Hermann Grether, Christoph Weis

Jet regulator for water taps

Technical field
Environmental technology
Conserve water – save the planet! To stop wastage from bathroom and kitchen taps without compromising on the comfort we have come to expect, German engineers Hermann Grether and Christoph Weis at Neoperl invented a water-jet regulator, marketed internationally by the German-Swiss company.

Clean drinking water is becoming an increasingly rare resource. Humans are already using more than 30% of the world's available fresh water supply. By 2025, the figure could climb to 70%, while water quality is increasingly threatened by pollution.

Large volumes of clean water go "down the drain" - quite literally - during everyday activities such as hand washing and showering.

To save water right at the source, German engineers Hermann Grether and Christoph Weis developed an "aerator" that mixes water with air and, in doing so, allows savings to be made and improves water‑flow quality. What is more, it is mountable in the opening of any conventional tap.

The aerator design uses an elegantly simple trick: the water jet is first accelerated before being slowed down again by a series of plastic mesh plates, and divided up before the individual streams are eventually merged back into one. At the same time air is added, making the stream more voluminous while using less water.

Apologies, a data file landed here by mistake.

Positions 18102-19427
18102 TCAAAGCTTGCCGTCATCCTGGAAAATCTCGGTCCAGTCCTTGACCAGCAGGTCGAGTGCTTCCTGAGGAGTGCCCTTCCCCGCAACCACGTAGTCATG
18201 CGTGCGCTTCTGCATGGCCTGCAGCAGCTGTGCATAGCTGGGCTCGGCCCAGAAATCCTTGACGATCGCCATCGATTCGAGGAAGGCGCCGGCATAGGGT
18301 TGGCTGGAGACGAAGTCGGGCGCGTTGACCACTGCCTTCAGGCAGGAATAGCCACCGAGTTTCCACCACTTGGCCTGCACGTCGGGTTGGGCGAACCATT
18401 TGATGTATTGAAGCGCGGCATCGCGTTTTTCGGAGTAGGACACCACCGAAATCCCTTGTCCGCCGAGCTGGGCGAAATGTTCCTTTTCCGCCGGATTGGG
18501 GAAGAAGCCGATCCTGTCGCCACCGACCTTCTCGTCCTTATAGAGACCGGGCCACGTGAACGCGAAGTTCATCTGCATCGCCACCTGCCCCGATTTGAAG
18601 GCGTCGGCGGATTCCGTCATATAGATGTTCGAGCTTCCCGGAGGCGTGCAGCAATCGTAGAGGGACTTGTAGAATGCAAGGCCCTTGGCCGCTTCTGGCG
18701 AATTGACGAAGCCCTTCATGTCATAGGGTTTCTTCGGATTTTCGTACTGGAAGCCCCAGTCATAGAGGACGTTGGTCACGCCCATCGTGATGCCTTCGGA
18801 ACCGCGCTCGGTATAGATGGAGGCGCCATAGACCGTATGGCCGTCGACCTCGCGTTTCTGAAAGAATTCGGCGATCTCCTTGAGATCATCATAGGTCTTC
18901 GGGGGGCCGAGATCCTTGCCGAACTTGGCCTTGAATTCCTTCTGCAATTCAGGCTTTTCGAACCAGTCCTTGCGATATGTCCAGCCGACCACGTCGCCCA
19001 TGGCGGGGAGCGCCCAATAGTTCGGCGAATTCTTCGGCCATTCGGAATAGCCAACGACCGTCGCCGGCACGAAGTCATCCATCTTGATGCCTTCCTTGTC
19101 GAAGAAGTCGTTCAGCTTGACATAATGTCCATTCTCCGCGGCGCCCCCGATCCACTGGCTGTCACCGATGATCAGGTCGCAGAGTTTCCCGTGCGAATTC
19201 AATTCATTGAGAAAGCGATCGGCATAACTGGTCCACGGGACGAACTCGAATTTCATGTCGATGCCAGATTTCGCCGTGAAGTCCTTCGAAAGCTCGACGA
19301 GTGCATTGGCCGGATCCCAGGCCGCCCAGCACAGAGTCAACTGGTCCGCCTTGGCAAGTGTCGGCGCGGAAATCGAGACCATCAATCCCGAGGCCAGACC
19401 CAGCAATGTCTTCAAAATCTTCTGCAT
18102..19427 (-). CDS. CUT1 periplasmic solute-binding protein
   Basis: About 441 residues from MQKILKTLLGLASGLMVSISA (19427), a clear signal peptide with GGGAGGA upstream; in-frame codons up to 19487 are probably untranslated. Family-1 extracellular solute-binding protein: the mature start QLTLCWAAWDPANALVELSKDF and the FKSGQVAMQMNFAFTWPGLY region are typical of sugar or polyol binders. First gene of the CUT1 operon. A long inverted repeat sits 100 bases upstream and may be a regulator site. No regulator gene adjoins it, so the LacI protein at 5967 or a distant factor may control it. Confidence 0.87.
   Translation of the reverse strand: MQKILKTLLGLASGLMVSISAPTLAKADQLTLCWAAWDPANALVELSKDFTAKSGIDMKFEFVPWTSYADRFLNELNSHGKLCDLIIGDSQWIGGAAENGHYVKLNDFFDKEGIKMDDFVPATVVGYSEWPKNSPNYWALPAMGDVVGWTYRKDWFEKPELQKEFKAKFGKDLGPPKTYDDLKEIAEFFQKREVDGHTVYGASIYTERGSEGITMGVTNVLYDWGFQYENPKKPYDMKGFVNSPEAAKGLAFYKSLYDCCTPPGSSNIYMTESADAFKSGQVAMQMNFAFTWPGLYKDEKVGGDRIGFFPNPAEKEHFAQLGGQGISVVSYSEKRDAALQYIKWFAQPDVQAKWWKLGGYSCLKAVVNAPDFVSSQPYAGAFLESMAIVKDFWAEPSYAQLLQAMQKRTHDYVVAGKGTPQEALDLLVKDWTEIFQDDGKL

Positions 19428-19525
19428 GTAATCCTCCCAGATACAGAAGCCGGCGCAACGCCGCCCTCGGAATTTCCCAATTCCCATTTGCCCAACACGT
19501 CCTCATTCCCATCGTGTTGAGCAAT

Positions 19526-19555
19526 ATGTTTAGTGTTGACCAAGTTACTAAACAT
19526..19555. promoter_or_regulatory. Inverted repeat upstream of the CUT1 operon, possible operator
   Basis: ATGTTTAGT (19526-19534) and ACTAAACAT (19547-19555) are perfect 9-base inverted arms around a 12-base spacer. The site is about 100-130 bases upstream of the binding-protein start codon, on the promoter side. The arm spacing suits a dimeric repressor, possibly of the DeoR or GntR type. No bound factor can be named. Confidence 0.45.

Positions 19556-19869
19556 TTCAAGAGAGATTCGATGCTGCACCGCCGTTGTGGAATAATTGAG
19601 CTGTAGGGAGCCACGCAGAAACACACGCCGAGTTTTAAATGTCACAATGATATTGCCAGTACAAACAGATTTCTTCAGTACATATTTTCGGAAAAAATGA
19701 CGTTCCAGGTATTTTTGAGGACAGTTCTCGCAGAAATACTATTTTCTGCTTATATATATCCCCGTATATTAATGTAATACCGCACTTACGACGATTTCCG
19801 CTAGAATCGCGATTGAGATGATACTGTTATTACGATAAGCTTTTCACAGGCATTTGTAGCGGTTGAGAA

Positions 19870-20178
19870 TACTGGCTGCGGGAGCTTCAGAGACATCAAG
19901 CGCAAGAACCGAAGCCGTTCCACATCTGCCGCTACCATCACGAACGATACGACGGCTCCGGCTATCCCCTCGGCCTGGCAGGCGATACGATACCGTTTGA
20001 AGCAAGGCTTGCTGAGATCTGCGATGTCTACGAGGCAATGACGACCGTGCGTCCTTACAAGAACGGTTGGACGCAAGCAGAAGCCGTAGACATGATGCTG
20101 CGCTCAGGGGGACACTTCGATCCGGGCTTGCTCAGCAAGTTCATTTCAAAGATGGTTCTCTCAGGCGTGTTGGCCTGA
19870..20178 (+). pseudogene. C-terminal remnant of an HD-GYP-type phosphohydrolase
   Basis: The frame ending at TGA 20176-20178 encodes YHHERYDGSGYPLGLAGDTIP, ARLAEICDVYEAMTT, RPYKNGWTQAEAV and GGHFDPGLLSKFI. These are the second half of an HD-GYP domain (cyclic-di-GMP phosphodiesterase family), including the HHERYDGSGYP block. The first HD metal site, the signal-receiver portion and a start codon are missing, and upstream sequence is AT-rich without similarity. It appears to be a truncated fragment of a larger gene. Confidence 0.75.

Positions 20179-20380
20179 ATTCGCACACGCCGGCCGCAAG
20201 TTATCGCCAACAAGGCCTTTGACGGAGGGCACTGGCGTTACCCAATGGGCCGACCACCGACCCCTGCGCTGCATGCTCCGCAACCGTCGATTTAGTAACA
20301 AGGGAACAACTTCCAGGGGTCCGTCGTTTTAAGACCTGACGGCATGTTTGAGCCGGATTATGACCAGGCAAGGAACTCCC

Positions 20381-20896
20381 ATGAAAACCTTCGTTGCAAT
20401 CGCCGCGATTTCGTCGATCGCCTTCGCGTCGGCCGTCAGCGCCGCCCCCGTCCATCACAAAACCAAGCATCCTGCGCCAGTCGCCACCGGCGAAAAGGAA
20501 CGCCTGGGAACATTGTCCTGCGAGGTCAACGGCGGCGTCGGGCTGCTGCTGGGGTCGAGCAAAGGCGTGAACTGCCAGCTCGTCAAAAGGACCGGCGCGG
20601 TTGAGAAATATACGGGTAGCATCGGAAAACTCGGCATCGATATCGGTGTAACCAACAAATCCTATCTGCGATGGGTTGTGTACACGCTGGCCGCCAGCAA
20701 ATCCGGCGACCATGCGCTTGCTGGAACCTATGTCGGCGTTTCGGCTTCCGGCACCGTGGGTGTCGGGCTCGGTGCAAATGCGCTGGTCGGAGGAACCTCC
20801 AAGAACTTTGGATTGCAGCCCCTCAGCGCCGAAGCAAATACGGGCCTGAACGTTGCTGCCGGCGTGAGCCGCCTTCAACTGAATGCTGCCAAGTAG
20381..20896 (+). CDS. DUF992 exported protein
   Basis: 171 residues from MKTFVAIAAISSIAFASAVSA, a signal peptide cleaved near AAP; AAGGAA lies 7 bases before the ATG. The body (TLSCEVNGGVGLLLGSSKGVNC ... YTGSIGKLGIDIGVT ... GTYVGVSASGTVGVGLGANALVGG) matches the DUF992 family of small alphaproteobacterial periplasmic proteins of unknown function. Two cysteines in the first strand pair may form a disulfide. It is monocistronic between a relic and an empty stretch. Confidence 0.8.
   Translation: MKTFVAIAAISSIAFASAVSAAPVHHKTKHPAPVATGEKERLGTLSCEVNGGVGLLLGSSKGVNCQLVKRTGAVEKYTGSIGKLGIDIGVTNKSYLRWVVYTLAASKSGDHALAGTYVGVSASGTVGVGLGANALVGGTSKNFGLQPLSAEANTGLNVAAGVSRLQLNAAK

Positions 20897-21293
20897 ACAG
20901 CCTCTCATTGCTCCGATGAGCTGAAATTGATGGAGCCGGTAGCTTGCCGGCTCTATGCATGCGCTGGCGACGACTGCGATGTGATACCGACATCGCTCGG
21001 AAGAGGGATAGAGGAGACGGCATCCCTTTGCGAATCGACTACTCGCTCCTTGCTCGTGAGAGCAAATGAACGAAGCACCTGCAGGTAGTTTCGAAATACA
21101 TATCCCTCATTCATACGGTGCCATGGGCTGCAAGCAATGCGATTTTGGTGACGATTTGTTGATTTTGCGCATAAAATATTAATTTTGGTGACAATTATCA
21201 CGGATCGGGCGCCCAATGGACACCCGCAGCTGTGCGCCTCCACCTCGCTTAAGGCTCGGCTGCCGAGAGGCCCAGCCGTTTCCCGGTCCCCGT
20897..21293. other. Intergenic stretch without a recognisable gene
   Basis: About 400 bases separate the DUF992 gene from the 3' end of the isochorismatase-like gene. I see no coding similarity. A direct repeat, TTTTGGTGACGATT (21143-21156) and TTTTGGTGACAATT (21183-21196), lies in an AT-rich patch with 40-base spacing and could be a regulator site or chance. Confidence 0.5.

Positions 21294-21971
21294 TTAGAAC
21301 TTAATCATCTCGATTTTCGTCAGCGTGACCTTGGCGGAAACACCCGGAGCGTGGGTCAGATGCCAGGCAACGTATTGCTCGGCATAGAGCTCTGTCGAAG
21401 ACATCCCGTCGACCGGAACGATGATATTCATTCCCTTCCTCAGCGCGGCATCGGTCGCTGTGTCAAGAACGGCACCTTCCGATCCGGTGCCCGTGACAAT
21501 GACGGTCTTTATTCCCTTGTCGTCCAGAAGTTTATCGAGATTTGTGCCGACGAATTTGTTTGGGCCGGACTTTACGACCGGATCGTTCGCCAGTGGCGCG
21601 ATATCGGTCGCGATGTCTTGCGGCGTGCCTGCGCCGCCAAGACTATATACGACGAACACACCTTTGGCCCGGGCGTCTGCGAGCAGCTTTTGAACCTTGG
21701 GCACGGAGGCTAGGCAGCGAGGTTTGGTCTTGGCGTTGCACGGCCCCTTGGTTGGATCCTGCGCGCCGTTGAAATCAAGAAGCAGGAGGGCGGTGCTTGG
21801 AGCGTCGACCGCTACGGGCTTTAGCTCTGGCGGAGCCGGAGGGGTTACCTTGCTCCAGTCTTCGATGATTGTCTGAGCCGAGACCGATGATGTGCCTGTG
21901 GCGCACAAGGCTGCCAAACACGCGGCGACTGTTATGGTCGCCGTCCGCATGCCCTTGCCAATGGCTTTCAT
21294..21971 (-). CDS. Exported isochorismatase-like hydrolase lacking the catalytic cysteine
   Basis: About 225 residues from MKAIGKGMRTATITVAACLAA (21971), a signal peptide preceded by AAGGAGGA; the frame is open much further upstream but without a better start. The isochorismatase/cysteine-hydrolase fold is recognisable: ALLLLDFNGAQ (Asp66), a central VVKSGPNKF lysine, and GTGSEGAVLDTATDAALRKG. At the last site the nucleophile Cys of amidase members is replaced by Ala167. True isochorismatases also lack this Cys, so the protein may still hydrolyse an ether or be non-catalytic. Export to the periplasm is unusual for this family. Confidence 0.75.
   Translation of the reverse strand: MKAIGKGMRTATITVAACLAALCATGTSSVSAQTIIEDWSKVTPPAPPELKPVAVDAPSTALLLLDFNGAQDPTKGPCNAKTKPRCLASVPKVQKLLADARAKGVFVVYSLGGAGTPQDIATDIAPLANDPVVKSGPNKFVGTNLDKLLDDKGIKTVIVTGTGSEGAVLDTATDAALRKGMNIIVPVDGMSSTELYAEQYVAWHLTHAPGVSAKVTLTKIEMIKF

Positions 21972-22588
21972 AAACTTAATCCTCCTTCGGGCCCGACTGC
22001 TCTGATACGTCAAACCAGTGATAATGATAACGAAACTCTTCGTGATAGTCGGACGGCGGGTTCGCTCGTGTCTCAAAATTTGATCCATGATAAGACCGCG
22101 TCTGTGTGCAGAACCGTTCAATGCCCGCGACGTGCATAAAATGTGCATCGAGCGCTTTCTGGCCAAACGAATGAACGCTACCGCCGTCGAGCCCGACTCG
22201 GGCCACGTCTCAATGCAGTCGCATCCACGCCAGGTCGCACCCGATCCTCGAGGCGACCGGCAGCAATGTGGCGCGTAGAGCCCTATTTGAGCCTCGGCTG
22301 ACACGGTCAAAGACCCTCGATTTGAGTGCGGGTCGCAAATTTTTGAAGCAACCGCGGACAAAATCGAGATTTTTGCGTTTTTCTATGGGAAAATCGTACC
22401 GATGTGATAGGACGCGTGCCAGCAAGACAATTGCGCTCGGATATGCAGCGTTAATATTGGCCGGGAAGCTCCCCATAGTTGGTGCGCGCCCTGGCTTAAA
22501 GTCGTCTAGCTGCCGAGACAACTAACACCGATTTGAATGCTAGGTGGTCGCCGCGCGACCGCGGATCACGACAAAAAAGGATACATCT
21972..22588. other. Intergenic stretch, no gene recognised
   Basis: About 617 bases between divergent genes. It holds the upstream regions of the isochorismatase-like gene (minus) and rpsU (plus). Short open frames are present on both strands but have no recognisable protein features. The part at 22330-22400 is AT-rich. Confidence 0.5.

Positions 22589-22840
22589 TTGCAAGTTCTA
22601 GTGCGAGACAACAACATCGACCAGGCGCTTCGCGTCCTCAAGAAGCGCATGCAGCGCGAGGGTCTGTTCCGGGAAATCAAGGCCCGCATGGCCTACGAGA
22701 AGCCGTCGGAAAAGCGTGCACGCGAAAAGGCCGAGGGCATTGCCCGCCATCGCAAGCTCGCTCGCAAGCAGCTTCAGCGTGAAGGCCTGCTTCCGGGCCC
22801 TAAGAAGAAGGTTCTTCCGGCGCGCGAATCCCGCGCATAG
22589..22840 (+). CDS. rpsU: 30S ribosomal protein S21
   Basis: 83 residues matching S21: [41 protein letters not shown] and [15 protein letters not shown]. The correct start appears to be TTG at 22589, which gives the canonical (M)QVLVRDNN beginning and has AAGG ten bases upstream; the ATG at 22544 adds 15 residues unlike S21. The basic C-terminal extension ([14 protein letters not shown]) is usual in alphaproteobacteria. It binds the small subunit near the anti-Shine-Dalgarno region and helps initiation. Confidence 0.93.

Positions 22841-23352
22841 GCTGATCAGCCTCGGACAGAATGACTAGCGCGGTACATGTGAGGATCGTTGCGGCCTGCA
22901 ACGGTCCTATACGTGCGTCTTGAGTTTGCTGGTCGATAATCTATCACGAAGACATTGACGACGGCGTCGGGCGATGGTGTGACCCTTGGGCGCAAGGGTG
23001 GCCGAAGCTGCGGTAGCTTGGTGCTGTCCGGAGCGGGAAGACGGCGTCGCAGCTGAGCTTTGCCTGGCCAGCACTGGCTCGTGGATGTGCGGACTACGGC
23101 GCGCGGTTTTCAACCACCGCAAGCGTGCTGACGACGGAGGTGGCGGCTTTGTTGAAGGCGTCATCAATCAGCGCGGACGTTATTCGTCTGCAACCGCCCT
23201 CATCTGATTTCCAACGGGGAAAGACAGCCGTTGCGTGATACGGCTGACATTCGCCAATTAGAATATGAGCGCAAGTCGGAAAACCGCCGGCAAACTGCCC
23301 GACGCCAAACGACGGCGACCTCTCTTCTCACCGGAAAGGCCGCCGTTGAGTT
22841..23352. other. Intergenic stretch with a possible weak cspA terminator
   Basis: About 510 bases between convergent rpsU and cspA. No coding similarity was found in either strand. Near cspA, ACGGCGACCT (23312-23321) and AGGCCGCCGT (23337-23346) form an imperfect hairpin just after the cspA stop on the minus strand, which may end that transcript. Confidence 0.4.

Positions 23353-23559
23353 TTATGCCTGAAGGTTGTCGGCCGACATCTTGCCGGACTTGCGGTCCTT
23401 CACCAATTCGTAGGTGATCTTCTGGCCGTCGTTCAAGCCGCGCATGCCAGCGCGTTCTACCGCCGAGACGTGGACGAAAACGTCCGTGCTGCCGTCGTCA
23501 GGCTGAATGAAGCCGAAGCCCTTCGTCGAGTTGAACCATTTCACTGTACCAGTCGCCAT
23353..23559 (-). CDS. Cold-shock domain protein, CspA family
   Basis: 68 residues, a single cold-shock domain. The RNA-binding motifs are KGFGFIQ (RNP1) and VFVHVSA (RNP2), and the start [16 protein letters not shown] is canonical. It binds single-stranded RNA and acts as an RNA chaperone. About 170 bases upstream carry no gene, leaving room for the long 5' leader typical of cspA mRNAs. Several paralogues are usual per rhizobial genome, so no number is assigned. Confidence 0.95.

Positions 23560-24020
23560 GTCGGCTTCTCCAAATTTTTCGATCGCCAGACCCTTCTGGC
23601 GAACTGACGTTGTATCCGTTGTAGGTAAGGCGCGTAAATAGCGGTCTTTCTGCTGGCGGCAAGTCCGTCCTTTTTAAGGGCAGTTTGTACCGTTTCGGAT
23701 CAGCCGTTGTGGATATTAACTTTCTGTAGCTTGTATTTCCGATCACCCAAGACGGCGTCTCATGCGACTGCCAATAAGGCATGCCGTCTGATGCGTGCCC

Before the invention, aerators relied on expensive metal inserts. But the plastic plates developed by Grether and Weis are not only cheaper, they also perform better, resulting in a softer water stream with less splashing.

Since 2003, aerators based on this invention have been marketed in 60 countries around the world by Neoperl.

According to Development magazine, the new aerators can save up to 50% of the water drawn from kitchen and bathroom taps in private households every month. Neoperl currently produces over 100 million aerators per year, and is among the international market leaders in the field.

In 2008, the company reported sales of more than EUR 130 million and employed 600 people at six manufacturing sites in Europe, the USA and Asia, as well as using distribution companies in all key markets.

With 30 years' experience under his belt, Hermann Grether works on technical design and innovation at Neoperl. Christoph Weis heads the company's research and development department.


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